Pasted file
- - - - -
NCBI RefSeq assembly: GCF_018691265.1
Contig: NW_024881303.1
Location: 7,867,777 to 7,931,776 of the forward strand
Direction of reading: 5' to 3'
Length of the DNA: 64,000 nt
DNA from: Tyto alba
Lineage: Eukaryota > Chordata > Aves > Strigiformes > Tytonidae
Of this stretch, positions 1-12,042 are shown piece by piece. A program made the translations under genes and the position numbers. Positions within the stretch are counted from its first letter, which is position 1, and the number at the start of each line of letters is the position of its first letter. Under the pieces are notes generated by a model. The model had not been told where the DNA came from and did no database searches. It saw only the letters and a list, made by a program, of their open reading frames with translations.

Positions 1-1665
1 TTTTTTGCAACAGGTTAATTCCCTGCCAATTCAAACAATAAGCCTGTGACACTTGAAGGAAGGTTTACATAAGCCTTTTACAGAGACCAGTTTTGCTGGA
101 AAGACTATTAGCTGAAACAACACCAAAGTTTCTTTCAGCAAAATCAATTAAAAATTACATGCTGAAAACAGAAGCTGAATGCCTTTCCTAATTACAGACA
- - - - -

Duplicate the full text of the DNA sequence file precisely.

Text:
NCBI RefSeq assembly: GCF_018691265.1
Contig: NW_024881303.1
Location: 7,867,777 to 7,931,776 of the forward strand
Direction of reading: 5' to 3'
Length of the DNA: 64,000 nt
DNA from: Tyto alba
Lineage: Eukaryota > Chordata > Aves > Strigiformes > Tytonidae
Of this stretch, positions 1-12,042 are shown piece by piece. A program made the translations under genes and the position numbers. Positions within the stretch are counted from its first letter, which is position 1, and the number at the start of each line of letters is the position of its first letter. Under the pieces are notes generated by a model. The model had not been told where the DNA came from and did no database searches. It saw only the letters and a list, made by a program, of their open reading frames with translations.

Positions 1-1665
1 TTTTTTGCAACAGGTTAATTCCCTGCCAATTCAAACAATAAGCCTGTGACACTTGAAGGAAGGTTTACATAAGCCTTTTACAGAGACCAGTTTTGCTGGA
101 AAGACTATTAGCTGAAACAACACCAAAGTTTCTTTCAGCAAAATCAATTAAAAATTACATGCTGAAAACAGAAGCTGAATGCCTTTCCTAATTACAGACA